- Centre for Cities

Andrew Carter
Acting Chief Executive
Enterprise House
59-65 Upper Ground
[email protected]
t 020 7803 4318
Rt Hon George Osborne MP
Chancellor of the Exchequer
HM Treasury
1 Horse Guards Road
London SW1A 2HQ
13 March 2015
Dear Chancellor,
On the occasion of the final Budget ahead of the General Election, it is clear that the major challenge for the next
Government is to consolidate the national economic recovery, while completing the task of eliminating
the structural deficit. This simply cannot be achieved sustainably and for the long-term without ensuring that all
UK cities are fulfilling their economic potential – a necessary step that will take time and investment. And yet there
are three key ways in which the 2015 Budget can make some important headway towards realising this ambition,
by supporting those cities with the greatest capacity to drive economic growth in the short-term:
1. Fiscal Devolution for London
London has been integral to driving the UK’s turnaround from recession, but the capital needs extensive
investment in its infrastructure to keep up with its current and future growth, and to remain globally competitive
in the age of ‘megacities’. Yet, London currently holds far fewer fiscal freedoms than its international competitors,
spending just 7 per cent of all taxes raised locally, compared to 50 per cent in New York, and 77 per cent in Tokyo.
London relies on central Government for 73.9 per cent of its funding, compared to 30 per cent in New York and
around eight per cent in Tokyo.1
To best support the long-term, large-scale projects that London will need to thrive, Centre for Cities joins many
other leading business figures and consortia in its support for the devolution of council tax, business rates and
other property taxes to the capital during the next Parliament – and we urge you to use your Budget Statement to
set out a clear timescale and process for this to take place.
2. Commit to Tackling the Housing Crisis in the 10 Least Affordable Cities
There is an urgent need to tackle the housing crisis afflicting our most economically successful cities, which is
increasingly constraining their capacity to grow. The average house price in Oxford, London, Cambridge, Brighton,
1 http://www.publications.parliament.uk/pa/cm201415/cmselect/cmcomloc/503/50305.htm
Budget 2015 Letter • March 2015
Centre for Cities
Bournemouth, Crawley, Aldershot, Reading, Bristol and Worthing ranges from between nine and 15 times average
wages. This isn’t just harmful for people living in these cities, but for businesses too, who depend upon access to
skilled labour that could be priced out of living in these areas.
Combined, these cities need a minimum of 685,000 total extra homes to meet demand over the next 10 years.2 But while there is political consensus that the UK needs more homes, policies to date have not sufficiently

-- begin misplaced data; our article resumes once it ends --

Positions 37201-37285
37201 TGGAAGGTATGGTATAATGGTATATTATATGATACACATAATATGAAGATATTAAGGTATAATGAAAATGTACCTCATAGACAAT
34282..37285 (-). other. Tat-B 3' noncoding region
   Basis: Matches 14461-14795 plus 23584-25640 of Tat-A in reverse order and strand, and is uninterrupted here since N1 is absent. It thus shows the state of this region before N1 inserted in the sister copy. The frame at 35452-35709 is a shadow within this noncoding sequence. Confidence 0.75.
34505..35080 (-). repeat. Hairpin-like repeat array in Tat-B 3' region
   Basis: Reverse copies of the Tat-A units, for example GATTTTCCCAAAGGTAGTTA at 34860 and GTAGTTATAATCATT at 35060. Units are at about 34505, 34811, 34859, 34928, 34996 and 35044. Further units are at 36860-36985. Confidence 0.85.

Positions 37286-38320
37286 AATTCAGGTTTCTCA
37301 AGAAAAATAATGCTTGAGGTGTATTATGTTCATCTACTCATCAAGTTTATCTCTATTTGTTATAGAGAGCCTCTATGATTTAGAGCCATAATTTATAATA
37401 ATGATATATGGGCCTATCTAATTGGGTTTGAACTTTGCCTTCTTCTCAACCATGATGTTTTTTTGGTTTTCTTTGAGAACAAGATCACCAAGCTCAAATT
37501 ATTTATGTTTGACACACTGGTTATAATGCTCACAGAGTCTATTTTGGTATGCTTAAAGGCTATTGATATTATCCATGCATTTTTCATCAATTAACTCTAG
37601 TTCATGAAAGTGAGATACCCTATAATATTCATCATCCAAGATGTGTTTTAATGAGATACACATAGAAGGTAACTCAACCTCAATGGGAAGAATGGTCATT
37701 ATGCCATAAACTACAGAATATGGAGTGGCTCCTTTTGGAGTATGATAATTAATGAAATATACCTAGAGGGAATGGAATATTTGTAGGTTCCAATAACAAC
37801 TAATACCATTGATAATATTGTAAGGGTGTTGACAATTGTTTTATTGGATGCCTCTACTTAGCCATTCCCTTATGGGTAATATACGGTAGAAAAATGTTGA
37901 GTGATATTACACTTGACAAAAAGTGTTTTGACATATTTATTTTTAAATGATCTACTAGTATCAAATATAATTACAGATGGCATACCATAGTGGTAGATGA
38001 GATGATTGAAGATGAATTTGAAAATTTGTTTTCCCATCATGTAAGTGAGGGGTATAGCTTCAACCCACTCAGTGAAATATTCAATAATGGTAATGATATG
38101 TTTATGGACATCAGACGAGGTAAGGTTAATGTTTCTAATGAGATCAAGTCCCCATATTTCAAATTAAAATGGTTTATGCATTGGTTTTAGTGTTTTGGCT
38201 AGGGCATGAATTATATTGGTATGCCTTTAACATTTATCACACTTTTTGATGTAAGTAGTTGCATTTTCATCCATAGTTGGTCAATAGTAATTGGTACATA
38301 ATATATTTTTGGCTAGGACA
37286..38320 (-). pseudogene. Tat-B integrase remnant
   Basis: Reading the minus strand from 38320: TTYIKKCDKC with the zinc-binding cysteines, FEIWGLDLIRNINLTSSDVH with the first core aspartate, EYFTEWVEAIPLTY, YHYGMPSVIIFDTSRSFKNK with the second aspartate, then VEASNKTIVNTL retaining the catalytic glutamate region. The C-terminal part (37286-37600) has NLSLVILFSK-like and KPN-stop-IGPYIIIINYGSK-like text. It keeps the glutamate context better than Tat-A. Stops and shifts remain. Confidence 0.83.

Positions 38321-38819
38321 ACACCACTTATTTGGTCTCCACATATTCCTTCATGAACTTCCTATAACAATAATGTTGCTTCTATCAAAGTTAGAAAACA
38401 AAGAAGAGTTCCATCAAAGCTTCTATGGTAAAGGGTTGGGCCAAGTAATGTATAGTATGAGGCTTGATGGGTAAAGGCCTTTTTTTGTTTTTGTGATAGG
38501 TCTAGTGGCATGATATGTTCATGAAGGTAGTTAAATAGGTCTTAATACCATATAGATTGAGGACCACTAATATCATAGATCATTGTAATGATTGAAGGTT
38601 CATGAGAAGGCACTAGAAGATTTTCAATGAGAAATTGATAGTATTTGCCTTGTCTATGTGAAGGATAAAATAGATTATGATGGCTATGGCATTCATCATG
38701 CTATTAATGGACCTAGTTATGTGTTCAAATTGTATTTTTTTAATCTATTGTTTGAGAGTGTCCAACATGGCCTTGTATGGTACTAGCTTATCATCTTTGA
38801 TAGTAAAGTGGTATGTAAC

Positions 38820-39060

resolved the acute under-supply in these cities. While many demand-side policies have been introduced in the
past Parliament to address housing affordability, they have not proved sufficient to overcome many of the political
and market disincentives for building more homes in high-demand cities.
Capitalising on preferential borrowing rates and access to public land, the Government (either through allowing
local authorities to borrow more, or directly through the Homes and Communities Agency) could easily service the
borrowing required to build hundreds of thousands of new homes through rental income or sales revenue, while
providing the housing our most productive cities need to grow.
3. Cement the Manchester Devolution Agreement
Some important progress has been made under this Government towards empowering UK city economies. In
particular, your plan to deliver a ‘Northern Powerhouse’ capable of competing globally has decisively shaped the
policy agenda over the past nine months.
The announcement of the devolution of additional powers to the Greater Manchester Combined Authority, to hold
direct effect on business support, skills, employment services and welfare, has been most welcome. But it is the
proposal for an elected Mayor, with responsibility for a devolved transport budget with multi-year settlements,
franchised bus services, strategic planning, a £300 million housing investment fund and an enhanced Earn Back
Deal, which sets the Manchester Deal apart from previous Government policy.
Centre for Cities believes this year’s Budget represents an important opportunity to set this important vision in
stone, enabling Greater Manchester to make the most of this unprecedented opportunity and begin to deliver the
results we all hope to see. To this effect, you should commit to enshrining the city-region’s devolution agreement
in legislation in the first 100 days of the next Parliament.
For the economic recovery to be truly sustainable, we need to ensure that it is being more widely driven – and
felt – across the UK. Achieving this will require many more UK city economies meeting their growth potential, while
also ensuring our urban areas are equipped with the powers they need deliver key services to their residents and
address their most pressing challenges. As such, we encourage you to include these commitments within your 2015
Budget Statement, and put the future of UK cities at the heart of your long-term economic plan for the country. Yours sincerely,
Andrew Carter
Acting Chief Executive
2. As shown in our report Delivering Change: Building Homes Where We Need Them